Call Us Now: 01721 728118

Drug & Alcohol Intervention

Drug and alcohol interventions: Who needs them?

For many, convincing a loved one to enter substance abuse treatment is no easy feat. If you’re reading this and wondering if your loved one needs a drug and alcohol intervention, the chances are, he or she most likely does.

Drug and alcohol interventions are often a last ditch effort by loved ones to get an addict into drug and alcohol treatment. Typically, it’s become obvious that an addict’s substance abuse is affecting not only themselves but also those around them. They may show poor performance in work or school, and they may be shirking other responsibilities as well. Many addicts who need interventions may also be in financial or legal trouble.


The first goal of an intervention is to make an addict realise what their drug or alcohol use is doing to themselves and everyone around them. Another goal is to get the addict to stop their self-destructive behaviour.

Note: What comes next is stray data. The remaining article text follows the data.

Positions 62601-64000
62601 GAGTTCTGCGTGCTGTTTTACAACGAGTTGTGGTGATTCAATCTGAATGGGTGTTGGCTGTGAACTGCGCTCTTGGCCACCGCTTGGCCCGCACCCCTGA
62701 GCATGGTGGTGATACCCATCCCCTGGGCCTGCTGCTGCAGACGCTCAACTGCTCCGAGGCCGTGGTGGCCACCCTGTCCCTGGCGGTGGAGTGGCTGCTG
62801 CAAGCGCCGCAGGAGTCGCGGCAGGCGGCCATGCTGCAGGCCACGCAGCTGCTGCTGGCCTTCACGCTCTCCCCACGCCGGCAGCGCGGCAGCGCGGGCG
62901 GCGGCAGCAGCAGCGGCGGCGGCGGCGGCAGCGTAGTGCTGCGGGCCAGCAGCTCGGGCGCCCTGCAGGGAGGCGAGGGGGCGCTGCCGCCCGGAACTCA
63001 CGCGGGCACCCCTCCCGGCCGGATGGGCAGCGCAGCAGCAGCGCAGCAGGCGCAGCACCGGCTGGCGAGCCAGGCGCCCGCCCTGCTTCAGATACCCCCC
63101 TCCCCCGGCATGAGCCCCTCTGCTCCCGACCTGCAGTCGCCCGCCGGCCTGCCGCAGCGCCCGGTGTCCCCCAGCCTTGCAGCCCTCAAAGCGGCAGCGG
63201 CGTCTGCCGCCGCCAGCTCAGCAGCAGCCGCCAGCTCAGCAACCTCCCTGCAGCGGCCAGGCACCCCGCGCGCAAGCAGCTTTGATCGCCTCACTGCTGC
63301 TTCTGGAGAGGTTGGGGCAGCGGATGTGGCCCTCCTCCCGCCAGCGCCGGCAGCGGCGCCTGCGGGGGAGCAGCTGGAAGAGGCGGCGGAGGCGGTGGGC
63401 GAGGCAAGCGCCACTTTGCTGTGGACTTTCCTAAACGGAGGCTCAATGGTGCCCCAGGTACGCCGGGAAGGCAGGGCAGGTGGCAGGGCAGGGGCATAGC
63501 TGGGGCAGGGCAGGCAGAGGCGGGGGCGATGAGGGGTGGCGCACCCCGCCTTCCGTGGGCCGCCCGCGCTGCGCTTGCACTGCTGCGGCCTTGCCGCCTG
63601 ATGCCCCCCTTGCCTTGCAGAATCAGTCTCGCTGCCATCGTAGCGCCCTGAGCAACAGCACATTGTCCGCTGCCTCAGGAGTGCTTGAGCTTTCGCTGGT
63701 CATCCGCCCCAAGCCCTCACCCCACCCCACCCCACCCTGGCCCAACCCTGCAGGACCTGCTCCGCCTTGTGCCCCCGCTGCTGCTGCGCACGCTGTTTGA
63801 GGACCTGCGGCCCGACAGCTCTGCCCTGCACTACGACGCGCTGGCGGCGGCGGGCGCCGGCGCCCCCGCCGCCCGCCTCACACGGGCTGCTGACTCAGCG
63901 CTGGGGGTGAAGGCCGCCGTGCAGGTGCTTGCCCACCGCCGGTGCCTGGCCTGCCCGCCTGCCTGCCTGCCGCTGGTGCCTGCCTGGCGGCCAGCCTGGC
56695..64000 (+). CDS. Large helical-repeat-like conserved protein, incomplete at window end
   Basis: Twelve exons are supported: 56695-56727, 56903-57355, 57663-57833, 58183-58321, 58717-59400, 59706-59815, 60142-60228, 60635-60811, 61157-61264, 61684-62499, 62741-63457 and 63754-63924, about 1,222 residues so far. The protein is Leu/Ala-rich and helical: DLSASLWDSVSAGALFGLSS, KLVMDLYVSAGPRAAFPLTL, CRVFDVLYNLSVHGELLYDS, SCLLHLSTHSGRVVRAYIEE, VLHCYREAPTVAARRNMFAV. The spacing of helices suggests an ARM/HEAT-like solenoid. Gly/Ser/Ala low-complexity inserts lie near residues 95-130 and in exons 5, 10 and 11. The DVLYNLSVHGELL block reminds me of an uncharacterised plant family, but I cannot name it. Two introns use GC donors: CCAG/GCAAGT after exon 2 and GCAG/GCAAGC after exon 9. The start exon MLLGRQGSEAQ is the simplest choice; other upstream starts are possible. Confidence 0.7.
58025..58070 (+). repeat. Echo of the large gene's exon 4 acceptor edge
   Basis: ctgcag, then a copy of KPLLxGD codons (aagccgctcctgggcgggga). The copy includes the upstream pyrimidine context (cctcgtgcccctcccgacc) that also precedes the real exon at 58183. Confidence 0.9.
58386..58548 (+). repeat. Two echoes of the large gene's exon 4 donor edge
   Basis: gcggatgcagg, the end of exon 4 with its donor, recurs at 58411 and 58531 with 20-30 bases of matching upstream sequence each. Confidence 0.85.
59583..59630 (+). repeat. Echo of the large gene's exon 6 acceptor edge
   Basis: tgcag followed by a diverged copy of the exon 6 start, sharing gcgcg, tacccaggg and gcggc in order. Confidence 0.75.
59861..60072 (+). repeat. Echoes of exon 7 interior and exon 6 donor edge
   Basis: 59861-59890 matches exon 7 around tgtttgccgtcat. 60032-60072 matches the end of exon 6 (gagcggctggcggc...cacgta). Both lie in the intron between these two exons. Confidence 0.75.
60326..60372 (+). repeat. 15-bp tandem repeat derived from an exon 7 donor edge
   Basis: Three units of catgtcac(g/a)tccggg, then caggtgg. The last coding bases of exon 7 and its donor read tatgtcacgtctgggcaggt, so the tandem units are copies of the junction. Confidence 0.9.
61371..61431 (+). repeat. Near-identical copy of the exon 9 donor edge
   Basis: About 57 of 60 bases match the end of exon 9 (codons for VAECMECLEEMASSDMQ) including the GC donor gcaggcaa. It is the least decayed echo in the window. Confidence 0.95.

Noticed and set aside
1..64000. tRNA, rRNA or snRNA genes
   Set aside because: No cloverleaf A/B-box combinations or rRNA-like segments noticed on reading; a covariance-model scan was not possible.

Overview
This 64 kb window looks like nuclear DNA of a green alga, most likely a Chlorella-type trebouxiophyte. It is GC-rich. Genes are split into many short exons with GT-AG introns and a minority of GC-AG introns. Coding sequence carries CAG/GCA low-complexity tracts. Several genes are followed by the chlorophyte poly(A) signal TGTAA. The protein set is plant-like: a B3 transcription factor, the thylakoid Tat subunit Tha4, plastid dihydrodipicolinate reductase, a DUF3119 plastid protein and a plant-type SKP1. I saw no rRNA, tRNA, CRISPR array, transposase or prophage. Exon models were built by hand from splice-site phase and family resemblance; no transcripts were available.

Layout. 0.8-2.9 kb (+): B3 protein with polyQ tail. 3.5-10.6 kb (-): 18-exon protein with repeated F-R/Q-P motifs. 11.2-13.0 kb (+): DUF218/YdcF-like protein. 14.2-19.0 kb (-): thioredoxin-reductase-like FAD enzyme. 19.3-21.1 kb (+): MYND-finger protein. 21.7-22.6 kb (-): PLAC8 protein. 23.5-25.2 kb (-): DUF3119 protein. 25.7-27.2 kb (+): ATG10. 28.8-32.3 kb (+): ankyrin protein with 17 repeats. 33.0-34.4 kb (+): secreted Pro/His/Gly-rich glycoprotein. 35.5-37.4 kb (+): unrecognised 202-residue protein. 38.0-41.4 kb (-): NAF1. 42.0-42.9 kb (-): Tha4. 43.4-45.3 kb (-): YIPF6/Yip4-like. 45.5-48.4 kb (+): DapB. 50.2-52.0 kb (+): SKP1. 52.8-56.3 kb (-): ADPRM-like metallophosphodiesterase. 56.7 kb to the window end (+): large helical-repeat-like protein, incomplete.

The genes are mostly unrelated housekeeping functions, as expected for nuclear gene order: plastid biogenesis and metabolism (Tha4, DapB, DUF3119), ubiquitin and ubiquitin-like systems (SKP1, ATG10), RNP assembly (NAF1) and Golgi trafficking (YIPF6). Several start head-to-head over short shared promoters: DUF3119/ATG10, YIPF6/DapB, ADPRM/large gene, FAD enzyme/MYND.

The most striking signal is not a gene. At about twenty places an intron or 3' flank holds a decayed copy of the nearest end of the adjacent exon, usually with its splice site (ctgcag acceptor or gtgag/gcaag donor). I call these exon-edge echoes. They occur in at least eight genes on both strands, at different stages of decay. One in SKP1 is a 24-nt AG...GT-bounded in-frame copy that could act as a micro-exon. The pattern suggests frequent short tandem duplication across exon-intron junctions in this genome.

One of the most important and obvious goals of a drug and alcohol intervention, however, is to get an addict to stop drinking and doing drugs. This can be difficult, and it usually requires loved ones to convince the addict to go into an addiction treatment program. If an addict refuses to do so, loved ones should then be prepared to put an end to their enabling behaviour and stop inadvertently supporting the alcohol and drug abuse.

First steps

An alcohol and drug abuse intervention is a complex process comprised of several important steps. The first steps of an intervention are typically the planning steps:

  1. Meet with a professional interventionist. These specialists are trained to understand and deal with addictions, as well as plan and stage interventions.
  2. Decide on who will attend – as well as where and when the intervention will take place. During the planning stage of an intervention, you should decide who will participate in it, as well as when and where it will be held.
  3. Plan what you will say. Many people find it helpful to write down what they’d like to say during an intervention and simply read it when the time comes. A few rehearsals should also help prepare before the actual intervention.

Page last reviewed and medically fact-checked | January 28, 2020